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JDUK

Where to get more info on Buffer locking in MDX9

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JDUK    100
Hi im using Managed DirectX 9 and C#. & I'm reading through Tom Millers excellent book but im not quite grasping the intricacies of locking buffers (the why's and when to's, etc) as described in Chapter 8. Does any one know where i can get a more indepth tutorial on the topic? Thanks.

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IFooBar    906
the documnetation that comes with the DX SDK has excellent information on vertex/index buffers and how to use them most efficiently.

In a nutshell. By locking a vb/ib (vertex buffer/index buffer), you're telling d3d that "Im using these vertices/indices". If d3d knows this then it wont do any processing on the vertices you are using. When you unlock, you are telling d3d that you're done using those vertices, so now d3d can do whatever it wants to it.

You have to lcok vertex buffers to put data inside them. When they are created, all the vertices have garbage values. SO you need to lock the buffer to get a pointer to the buffer, then through this pointer you can put data into the buffer.

As for how to lock, well you have two types of data that you put in a buffer. Static data, and dynamic data. Static would be the vetices of a room (usually dosen't change) and dynamic would be a particle system (usually changes every frame).

For static data you just usually lock teh buffer once and fill the whole thing at load time. So there isn't really very many things to take into consideration - abuse load time as much as you can :)

Dynamic data on the other hand has to be filled in almost everyframe. Every frame you'd lock the buffer and tell d3d that "Im using this portion of the buffer, dont touch it, do what you want with the rest of the buffer". You do that by specifying the D3DLOCK_NOOVERWRITE flag when locking a buffer. This lets you update a portion of the buffer (the changed portion) and also lets d3d access teh rest of the buffer. This is necessarry because usually other parts of your buffer are still being rendered, so if you locked the whole buffer, youd cause a stall in the graphics pipeline (you'd have to wait till the hardware was done rendering and only then would you be allowed access). But with the NOOVERWRITE flag, you allow the hw to work in parallel with you.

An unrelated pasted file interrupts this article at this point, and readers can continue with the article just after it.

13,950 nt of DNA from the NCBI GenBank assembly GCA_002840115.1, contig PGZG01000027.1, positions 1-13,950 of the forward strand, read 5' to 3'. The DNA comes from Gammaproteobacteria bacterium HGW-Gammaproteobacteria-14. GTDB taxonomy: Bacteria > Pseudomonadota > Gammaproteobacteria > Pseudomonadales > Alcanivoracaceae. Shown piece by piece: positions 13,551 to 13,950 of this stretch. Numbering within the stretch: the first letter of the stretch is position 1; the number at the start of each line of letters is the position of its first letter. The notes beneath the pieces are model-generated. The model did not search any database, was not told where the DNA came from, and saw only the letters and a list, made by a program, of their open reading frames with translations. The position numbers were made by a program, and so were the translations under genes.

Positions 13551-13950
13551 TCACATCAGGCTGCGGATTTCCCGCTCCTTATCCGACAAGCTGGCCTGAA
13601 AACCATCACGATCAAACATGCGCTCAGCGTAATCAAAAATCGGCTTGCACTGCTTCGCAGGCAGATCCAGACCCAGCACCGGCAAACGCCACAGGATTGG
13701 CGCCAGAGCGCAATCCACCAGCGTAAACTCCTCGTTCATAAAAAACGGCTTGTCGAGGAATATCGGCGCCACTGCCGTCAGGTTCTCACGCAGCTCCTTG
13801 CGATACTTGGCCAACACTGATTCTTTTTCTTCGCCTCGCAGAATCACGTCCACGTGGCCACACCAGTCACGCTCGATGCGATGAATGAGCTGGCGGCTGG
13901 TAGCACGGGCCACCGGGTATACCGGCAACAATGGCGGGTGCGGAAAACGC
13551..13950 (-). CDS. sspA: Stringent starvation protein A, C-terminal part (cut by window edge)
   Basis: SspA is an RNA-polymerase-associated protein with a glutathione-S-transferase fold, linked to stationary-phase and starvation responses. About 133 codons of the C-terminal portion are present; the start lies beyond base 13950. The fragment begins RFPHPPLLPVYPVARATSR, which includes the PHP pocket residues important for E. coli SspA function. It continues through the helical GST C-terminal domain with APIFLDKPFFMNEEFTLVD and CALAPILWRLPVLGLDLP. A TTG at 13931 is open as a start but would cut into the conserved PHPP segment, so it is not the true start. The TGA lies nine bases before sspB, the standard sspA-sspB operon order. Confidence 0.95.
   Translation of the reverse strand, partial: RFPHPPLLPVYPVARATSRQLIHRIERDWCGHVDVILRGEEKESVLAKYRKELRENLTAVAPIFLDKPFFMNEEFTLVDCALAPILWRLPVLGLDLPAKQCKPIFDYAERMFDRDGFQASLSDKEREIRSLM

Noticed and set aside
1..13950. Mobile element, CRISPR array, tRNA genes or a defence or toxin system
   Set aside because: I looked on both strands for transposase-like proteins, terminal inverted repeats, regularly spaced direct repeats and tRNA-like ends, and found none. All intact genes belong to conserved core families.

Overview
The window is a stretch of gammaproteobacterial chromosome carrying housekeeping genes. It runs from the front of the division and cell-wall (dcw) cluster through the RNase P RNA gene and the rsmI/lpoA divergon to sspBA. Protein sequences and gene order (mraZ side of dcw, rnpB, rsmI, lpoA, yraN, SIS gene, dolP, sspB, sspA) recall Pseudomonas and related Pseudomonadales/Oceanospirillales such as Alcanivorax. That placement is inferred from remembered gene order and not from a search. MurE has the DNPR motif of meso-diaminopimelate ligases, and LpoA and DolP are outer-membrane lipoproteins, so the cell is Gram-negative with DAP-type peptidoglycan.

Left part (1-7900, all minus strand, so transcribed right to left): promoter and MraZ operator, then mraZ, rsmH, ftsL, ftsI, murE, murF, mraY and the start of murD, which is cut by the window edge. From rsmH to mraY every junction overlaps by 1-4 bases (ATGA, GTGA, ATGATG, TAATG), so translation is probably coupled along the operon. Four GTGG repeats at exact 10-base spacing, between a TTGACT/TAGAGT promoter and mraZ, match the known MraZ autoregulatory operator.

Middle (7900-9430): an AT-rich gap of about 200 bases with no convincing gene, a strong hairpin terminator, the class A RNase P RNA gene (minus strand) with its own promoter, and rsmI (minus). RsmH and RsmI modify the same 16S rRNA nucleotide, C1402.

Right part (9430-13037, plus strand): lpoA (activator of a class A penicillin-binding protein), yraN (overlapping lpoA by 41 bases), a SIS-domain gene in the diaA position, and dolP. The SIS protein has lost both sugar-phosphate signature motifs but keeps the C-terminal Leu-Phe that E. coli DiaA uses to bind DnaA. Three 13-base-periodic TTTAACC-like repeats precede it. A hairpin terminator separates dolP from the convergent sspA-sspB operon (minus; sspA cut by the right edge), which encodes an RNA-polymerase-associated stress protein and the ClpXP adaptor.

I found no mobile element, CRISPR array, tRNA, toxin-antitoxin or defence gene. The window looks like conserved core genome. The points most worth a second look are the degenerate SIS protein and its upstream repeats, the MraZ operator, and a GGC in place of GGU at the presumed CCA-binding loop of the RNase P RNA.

Again the sdk docs describe three different ways of making use of dynamic vb/ib. Make sure you read it all.

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JDUK    100
Big thx! great description :) I totaly get what your saying .... it was just the only part of the book that sounded a bit esoteric or heavy going.

Just to clarify: a room (a simple one that does not change) would be static while a player model is dynamic as it moves and animates ?

Is there much of a performance gain to be had by carefully managing these resources or are they only a consideration when wanting to take games as near to the cutting edge as managed code gets?

thanks again :)

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onnel    124
Great info IFooBar!

A couple of follow on questions:

1. How do you manage the info to keep track of where the info for a given mesh is (either vertex or index respectively) in a buffer? I.E., my static walls are from 0 to 15000 15001 to 16355 is my first model, etc...

2. How many different Index and Vertex Buffers do you use? Is it worth having one for static data which never changes and another for dynamic? What about multiple buffers for different dynamic info?

3. How would you recommend handling data that changes often (in this case my terrain triangles, which are determined using a dynmanic LOD)?

I'm currently clearing my buffers with every render of every object (i.e., always rewriting to the buffers starting at offset 0). This obviously is not the most efficient way to go!

Thanks for the very lucid explanation!

Onnel

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IFooBar    906
JDUK: That is correct, the room would be static and the character would be dynamic. And yes there is a big performance gain to be had by carefully managing buffers. I don't have the exact links handy but nVidia's developer site and ATI's developer site have a lot of documents on optimizations and how to properly manage data in a buffer. They have all these charts that show you how much of a performance increase was achieved with various tests. the nvidia and ati developer sites have a lot of similarly useful documents/presentations on different aspects of graphics.


onnel:

1) Well there are many ways to keep track of where your data is within a buffer. It can be as simple as keeping a variable that tells where in the buffer it starts and another variable that keeps track of how many vertices is part of the object.

2) Definetly if you have data that is never going to be changing then storing all of that in a single static buffer is better then storing them in different buffers. Dynamic buffers are usually a "See which case gives best performance" issue. See link below.

3) If you haven't seen the VertexBuffer Optimization yet, I suggest you take a look at it. *Very* good info in there, and some of the main docs I mentioned above are directly linked from there as well.

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